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Hasil cari dari kata atau frase: epoch (0.01616 detik)
Found 3 items, similar to epoch.
English → Indonesian (quick) Definition: epoch abad, jaman, kala, masa
English → English (WordNet) Definition: epoch epoch n 1: a period marked by distinctive character or reckoned from a fixed point or event [syn: era] 2: (astronomy) the precise date that is the point of reference for which information (as coordinates of a celestial body) is referred [syn: date of reference] 3: a unit of geological time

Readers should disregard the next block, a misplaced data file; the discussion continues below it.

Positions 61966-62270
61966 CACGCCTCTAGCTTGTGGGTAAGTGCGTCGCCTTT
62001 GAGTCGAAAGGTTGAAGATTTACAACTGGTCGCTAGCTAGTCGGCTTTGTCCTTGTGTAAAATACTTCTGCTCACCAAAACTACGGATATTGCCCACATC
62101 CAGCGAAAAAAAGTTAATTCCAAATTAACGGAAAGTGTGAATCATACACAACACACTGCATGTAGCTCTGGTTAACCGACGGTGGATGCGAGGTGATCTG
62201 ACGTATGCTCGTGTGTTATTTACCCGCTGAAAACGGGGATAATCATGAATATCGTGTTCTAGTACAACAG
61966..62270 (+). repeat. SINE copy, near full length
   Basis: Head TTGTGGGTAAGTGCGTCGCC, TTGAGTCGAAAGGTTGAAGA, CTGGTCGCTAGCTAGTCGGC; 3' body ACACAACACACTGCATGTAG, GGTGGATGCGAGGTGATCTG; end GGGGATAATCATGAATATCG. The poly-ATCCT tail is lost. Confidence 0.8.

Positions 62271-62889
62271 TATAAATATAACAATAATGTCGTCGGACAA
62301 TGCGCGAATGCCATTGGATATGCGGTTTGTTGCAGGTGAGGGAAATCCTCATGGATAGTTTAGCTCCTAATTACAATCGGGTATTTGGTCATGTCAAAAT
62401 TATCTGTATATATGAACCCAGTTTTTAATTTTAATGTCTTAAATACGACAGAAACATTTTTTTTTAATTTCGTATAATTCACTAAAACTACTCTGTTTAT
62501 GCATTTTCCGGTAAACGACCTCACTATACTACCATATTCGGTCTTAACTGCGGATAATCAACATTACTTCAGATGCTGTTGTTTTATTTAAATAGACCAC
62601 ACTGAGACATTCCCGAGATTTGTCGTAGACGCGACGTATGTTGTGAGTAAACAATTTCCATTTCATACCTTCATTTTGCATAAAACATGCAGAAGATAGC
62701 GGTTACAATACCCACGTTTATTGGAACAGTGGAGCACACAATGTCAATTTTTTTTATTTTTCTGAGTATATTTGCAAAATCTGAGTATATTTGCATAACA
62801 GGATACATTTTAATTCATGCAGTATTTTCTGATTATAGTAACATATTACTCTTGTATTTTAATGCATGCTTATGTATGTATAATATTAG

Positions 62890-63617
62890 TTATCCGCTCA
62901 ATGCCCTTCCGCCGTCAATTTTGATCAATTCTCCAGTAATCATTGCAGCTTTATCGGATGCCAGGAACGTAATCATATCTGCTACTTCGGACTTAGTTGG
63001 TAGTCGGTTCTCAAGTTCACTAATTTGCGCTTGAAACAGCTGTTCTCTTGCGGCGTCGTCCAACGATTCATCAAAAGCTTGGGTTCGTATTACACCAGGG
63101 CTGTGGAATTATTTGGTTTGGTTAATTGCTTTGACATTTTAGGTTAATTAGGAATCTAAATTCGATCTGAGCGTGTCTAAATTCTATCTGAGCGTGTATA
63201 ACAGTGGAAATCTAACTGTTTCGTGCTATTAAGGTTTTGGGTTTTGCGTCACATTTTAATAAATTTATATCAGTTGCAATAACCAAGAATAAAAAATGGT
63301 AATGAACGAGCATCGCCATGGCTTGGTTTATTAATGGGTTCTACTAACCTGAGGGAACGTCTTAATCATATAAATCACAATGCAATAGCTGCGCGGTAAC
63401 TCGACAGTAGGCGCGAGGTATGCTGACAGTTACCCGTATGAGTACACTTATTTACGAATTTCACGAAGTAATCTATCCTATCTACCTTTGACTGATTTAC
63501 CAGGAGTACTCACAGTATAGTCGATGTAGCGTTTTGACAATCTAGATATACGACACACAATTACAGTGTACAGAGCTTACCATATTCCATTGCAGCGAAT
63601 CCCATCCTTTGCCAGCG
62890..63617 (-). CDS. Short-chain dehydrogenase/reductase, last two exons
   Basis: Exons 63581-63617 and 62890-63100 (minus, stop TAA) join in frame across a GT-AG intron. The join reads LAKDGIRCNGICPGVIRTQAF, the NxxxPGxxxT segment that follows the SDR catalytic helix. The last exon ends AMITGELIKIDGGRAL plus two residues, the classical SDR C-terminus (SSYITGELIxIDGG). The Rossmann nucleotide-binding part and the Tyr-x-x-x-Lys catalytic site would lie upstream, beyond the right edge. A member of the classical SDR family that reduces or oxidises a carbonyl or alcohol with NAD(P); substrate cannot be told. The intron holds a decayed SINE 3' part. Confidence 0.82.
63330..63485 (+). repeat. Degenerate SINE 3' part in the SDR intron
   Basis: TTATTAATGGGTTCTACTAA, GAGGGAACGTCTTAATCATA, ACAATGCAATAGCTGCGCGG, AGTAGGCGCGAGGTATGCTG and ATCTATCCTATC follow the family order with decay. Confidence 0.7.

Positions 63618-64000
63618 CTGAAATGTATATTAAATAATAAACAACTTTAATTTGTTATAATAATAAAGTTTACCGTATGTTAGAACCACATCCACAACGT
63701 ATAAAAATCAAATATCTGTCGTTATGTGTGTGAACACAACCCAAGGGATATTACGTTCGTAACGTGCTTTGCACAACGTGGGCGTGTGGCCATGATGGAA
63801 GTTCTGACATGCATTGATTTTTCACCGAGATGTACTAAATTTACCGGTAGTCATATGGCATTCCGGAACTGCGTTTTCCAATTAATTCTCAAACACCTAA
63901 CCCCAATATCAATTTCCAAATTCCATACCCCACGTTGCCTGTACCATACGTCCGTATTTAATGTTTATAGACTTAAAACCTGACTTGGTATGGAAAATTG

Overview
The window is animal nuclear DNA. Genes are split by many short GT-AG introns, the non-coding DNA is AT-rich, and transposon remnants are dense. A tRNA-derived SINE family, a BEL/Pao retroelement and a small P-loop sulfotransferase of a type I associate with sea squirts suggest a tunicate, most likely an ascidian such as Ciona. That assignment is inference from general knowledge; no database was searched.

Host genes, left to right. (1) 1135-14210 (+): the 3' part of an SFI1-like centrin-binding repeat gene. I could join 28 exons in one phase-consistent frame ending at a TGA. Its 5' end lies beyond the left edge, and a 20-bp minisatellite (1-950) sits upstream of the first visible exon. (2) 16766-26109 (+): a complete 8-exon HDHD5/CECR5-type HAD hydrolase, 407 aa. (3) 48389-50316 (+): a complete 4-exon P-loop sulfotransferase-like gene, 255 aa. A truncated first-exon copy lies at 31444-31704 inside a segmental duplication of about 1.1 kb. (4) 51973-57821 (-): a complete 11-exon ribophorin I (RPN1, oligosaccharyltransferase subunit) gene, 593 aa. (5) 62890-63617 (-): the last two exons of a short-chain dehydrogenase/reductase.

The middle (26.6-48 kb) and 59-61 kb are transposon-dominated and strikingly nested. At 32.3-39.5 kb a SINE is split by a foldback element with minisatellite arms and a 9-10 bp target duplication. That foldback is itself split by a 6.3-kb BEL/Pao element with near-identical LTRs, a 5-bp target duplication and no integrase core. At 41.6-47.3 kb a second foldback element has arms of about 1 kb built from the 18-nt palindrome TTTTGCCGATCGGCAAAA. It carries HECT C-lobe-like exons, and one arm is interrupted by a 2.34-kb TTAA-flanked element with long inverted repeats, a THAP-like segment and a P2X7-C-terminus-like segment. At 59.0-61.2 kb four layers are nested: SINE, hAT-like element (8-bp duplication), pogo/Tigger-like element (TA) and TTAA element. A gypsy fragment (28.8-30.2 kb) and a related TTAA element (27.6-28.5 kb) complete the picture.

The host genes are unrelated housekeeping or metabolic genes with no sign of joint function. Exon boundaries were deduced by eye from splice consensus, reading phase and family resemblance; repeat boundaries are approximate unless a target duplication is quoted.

English → English (gcide) Definition: Epoch Epoch \Ep"och\ ([e^]p"[o^]k or [=e]"p[o^]k; 277), n. [LL. epocha, Gr. 'epochh` check, stop, an epoch of a star, an historical epoch, fr. 'epe`chein to hold on, check; 'epi` upon + 'e`chein to have, hold; akin to Skr. sah to overpower, Goth. sigis victory, AS. sigor, sige, G. sieg: cf. F. ['e]poque. See Scheme.] 1. A fixed point of time, established in history by the occurrence of some grand or remarkable event; a point of time marked by an event of great subsequent influence; as, the epoch of the creation; the birth of Christ was the epoch which gave rise to the Christian era. [1913 Webster] In divers ages, . . . divers epochs of time were used. --Usher. [1913 Webster] Great epochs and crises in the kingdom of God. --Trench. [1913 Webster] The acquittal of the bishops was not the only event which makes the 30th of June, 1688, a great epoch in history. --Macaulay. [1913 Webster] Note: Epochs mark the beginning of new historical periods, and dates are often numbered from them. [1913 Webster] 2. A period of time, longer or shorter, remarkable for events of great subsequent influence; a memorable period; as, the epoch of maritime discovery, or of the Reformation. “So vast an epoch of time.” --F. Harrison. [1913 Webster] The influence of Chaucer continued to live even during the dreary interval which separates from one another two important epochs of our literary history. --A. W. Ward. [1913 Webster] 3. (Geol.) A division of time characterized by the prevalence of similar conditions of the earth; commonly a minor division or part of a period. [1913 Webster] The long geological epoch which stored up the vast coal measures. --J. C. Shairp. [1913 Webster] 4. (Astron.) (a) The date at which a planet or comet has a longitude or position. (b) An arbitrary fixed date, for which the elements used in computing the place of a planet, or other heavenly body, at any other date, are given; as, the epoch of Mars; lunar elements for the epoch March 1st, 1860. Syn: Era; time; date; period; age. Usage: Epoch, Era. We speak of the era of the Reformation, when we think of it as a period, during which a new order of things prevailed; so also, the era of good feeling, etc. Had we been thinking of the time as marked by certain great events, or as a period in which great results were effected, we should have called the times when these events happened epochs, and the whole period an epoch. [1913 Webster] The capture of Constantinople is an epoch in the history of Mahometanism; but the flight of Mahomet is its era. --C. J. Smith. [1913 Webster] ||


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